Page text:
Directed by Danny Boyle
Written by Alex Garland
Cast: Cillian Murphy, Benedict Wong, Chris Evans, and Mark Strong.
Length: 1 hour and 47 minutes
Genre: Adventure, sci-fi, thriller
MPAA Rating: R
Description from IMDB:
“A team of international astronauts are sent on a dangerous mission to reignite the dying Sun with a nuclear fission bomb in 2057.”
A team of scientists are on a journey to reignite the sun because the Earth has begun to freeze over. The Icarus project was created and Icarus I was sent out and lost all communication; seven years later, Icarus II was sent out to try again in a last-ditch effort. 16 months into the voyage, the ship picks up the Icarus I’s distress signal, causing the crew to decide whether or not to adjust their trajectory to intercept. The decision comes down to whether they want to have two bombs in case the first doesn’t work (it is all theoretical), and as such it is Capa (Cillian Murphy), as the ship’s physicist, who must choose. They decide to go for it and slingshot past Mercury; however, Trey (Benedict Wong) forgets to adjust the ship’s shield to their trajectory, and this begins a chain of events that puts not only the crew in jeopardy, but the future of Earth.
Being the last hope of humanity, the Icarus II is decked out (pun intended) with the best technology for the journey. There is an observation deck where the crew can watch the sun and they are able to lower the light filter to let in more; some do this as a sort of meditative experience. There is also an Earth room that acts as a psychological prescription for the crew which shows images of the Earth and nature. In addition to these perks, the ship has an internal garden to replenish oxygen and grow vegetables, and the computer interacts with the crew through voice commands, though this causes some difficulty in the film.
As is bound to happen to a crew stuck in a confined place for many months, there is interplay between the members that grows to more intense levels. The most notable example is between Capa and Mace (Chris Evans). The two naturally butt heads and an altercation occurs when Mace is unable to send a message home before the ship is out of range. Mace is only concerned with the success of the mission, and makes difficult calls in order to continue on. Triage of who lives and who dies in order to conserve oxygen, who goes outside to fix broken panels on the shield, and other high stakes decisions must be made throughout the film and cause heightened tension.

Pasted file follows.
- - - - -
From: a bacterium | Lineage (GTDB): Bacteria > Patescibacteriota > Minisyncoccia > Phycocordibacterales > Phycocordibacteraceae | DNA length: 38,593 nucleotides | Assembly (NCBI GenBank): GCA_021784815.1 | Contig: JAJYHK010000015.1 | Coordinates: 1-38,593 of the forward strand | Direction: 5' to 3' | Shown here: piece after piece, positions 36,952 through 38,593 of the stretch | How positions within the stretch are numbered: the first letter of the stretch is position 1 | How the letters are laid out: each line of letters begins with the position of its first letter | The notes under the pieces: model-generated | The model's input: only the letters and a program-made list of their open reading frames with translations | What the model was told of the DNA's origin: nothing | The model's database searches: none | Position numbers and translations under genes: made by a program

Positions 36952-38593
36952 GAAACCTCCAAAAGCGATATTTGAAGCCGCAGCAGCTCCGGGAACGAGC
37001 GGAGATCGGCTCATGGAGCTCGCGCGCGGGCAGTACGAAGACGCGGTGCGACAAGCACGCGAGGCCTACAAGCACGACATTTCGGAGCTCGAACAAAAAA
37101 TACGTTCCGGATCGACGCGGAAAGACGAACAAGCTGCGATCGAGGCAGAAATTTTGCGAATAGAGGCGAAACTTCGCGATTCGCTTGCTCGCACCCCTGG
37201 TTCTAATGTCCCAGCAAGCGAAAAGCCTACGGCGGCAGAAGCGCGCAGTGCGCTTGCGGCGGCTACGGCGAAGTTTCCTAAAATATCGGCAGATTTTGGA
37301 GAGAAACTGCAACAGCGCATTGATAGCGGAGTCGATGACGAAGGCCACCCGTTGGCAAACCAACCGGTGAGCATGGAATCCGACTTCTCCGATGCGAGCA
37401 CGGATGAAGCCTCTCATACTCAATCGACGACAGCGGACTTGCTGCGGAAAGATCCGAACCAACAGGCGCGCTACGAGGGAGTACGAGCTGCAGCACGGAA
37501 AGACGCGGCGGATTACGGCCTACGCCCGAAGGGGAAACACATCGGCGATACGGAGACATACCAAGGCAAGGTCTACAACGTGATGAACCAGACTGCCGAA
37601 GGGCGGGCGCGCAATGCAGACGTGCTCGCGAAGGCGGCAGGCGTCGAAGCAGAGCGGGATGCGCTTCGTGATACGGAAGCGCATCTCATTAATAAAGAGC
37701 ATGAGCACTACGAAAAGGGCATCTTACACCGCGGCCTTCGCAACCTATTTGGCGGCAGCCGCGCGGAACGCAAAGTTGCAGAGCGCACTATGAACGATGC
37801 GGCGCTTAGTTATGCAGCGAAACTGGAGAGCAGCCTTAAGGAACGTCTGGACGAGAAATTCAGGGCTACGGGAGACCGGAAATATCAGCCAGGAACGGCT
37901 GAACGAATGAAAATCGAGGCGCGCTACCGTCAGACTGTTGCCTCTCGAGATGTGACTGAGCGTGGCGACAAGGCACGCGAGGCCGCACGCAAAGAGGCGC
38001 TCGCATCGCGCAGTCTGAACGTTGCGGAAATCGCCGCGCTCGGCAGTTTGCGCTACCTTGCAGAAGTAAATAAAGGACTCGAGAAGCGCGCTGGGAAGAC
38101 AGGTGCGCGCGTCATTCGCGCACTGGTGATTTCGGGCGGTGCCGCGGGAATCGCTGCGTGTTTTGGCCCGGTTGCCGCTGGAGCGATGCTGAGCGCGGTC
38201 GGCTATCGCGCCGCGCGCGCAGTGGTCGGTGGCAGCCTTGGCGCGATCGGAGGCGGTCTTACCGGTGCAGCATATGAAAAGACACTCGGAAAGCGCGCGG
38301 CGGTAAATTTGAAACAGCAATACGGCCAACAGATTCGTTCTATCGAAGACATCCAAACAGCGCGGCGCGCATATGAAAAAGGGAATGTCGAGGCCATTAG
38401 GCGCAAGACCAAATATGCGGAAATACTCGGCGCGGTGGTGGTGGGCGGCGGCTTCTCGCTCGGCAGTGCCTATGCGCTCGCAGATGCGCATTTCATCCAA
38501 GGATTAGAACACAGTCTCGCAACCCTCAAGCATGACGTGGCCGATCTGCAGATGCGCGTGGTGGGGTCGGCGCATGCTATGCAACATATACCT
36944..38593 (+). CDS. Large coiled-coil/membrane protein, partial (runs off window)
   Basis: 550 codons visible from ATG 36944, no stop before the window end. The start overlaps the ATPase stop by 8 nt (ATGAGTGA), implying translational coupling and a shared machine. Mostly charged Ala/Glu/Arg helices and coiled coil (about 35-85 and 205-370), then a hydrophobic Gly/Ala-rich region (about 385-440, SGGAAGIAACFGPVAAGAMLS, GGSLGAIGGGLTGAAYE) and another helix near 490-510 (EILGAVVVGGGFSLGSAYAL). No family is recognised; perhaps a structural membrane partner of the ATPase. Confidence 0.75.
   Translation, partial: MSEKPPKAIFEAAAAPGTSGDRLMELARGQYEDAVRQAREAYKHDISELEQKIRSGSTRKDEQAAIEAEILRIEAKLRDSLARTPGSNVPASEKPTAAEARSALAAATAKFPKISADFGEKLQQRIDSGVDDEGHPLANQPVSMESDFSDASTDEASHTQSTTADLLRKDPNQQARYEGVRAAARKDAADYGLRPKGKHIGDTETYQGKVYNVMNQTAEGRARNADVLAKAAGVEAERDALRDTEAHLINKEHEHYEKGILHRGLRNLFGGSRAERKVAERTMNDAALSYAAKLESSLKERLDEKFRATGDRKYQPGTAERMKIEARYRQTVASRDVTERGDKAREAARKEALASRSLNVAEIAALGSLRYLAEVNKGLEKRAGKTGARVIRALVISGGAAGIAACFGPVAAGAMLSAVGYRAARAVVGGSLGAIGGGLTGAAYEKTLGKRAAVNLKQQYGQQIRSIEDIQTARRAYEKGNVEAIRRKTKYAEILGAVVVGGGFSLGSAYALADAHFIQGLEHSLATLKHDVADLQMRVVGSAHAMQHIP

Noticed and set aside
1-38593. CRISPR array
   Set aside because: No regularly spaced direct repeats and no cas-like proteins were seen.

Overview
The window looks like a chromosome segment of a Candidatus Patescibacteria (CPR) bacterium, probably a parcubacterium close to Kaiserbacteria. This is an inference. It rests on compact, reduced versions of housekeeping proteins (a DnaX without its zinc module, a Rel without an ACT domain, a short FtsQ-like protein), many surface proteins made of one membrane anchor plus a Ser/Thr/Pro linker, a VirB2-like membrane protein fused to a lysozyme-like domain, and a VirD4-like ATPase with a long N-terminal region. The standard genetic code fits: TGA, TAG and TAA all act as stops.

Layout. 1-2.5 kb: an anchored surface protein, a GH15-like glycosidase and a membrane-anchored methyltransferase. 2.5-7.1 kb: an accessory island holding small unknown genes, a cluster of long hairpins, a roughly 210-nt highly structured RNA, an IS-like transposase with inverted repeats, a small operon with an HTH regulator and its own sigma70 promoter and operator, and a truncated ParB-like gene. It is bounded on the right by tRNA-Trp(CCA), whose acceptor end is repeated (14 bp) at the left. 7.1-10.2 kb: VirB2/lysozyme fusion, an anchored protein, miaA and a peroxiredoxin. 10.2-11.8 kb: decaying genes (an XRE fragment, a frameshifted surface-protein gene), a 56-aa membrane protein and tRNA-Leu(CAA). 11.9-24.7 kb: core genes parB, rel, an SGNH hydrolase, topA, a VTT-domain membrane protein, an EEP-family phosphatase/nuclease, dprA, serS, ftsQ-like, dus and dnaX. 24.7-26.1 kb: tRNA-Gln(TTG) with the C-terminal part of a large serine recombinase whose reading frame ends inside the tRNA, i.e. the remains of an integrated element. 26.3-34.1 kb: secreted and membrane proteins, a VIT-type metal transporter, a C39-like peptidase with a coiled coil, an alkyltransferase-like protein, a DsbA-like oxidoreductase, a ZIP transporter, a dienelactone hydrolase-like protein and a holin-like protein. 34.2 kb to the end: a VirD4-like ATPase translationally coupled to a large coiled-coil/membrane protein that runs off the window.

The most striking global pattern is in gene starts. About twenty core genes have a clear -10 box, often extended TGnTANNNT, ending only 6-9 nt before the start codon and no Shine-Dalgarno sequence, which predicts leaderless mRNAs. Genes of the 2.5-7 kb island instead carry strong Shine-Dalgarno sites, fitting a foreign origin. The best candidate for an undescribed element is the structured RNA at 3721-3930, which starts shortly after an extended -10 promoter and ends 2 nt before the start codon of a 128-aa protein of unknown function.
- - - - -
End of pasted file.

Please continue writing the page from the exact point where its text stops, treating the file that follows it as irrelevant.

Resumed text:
Sunshine makes use of interesting camera tricks and formats in the telling of its story. Video messages that the crew send home use talking head interviews, and mainly focus on Capa’s last message where he says that light takes eight minutes to reach the Earth; so if it is particularly sunny, they’ll know it worked. The spacesuits aboard the Icarus ships are bulky and look like gilded, diving suits that have very limited visibility. It is claustrophobic and the film shows this by using tight shots of the actors inside the helmets at close camera angles. The film also uses subliminal blips of images from the crew picture of the Icarus I when the Icarus II team enters the ship that causes a jarring effect; this effect, combined with the abandoned ship caked in dust, causes an unsettling feeling that leads to a disturbing revelation. Out of focus shots, combined with a blurred camera effect when Captain Pinpacker (Mark Strong) is on camera, create a further sense of unease and tension as eerie sound effects heighten the affects of the visuals.
There is a bit of a tonal shift in the third act where Pinpacker stows away and begins to create chaos aboard the Icarus II. This comes about after a distorted and cryptic recording from the captain plays, which did seem a little overdone in the genre to me. What was initially a story about surviving the trip in order to save humanity becomes a story about surviving a raving madman armed with a terrible skin condition and vibrating scalpels. Though I don’t think it is too far removed from the tension that is inherent in the film, it does become a little jarring in a negative way; as if the stakes weren’t high enough with the ship falling apart around them, there’s now a lunatic spouting religious nonsense and murdering the dwindling crew members.
Sunshine is a hidden gem of a science fiction film; I only learned about it when I stumbled upon it playing on the Sci-Fi Channel and soon knew I had to get a copy of my own to see it for the full effect. I only mentioned on a few of the visual touchstones in this film, but there is a multitude of eye-candy present. As I said earlier, the tone change does lessen the film’s effect on me a little because I think it is unnecessary, but I do think it is a great tool to show other directors and cinematographers how to use the camera to build tension. Sunshine captures great performances, a wonderful soundtrack that I wasn’t even able to discuss in this review, and ends with the hope for mankind restored.
Verdict: 4 aptly named space missions out of 5
Recommended for: Fans of science fiction, fans of Cillian Murphy, people who dislike Chris Evans, fans of Danny Boyle, and those who don’t mind the crushing oblivion of space.
Not recommended for: People who lose all interest when a movie has a slight tonal shift, those not interested in blowing up the sun, the crews of the Icarus I and Icarus II missions, those who sunburn easily, or vampires.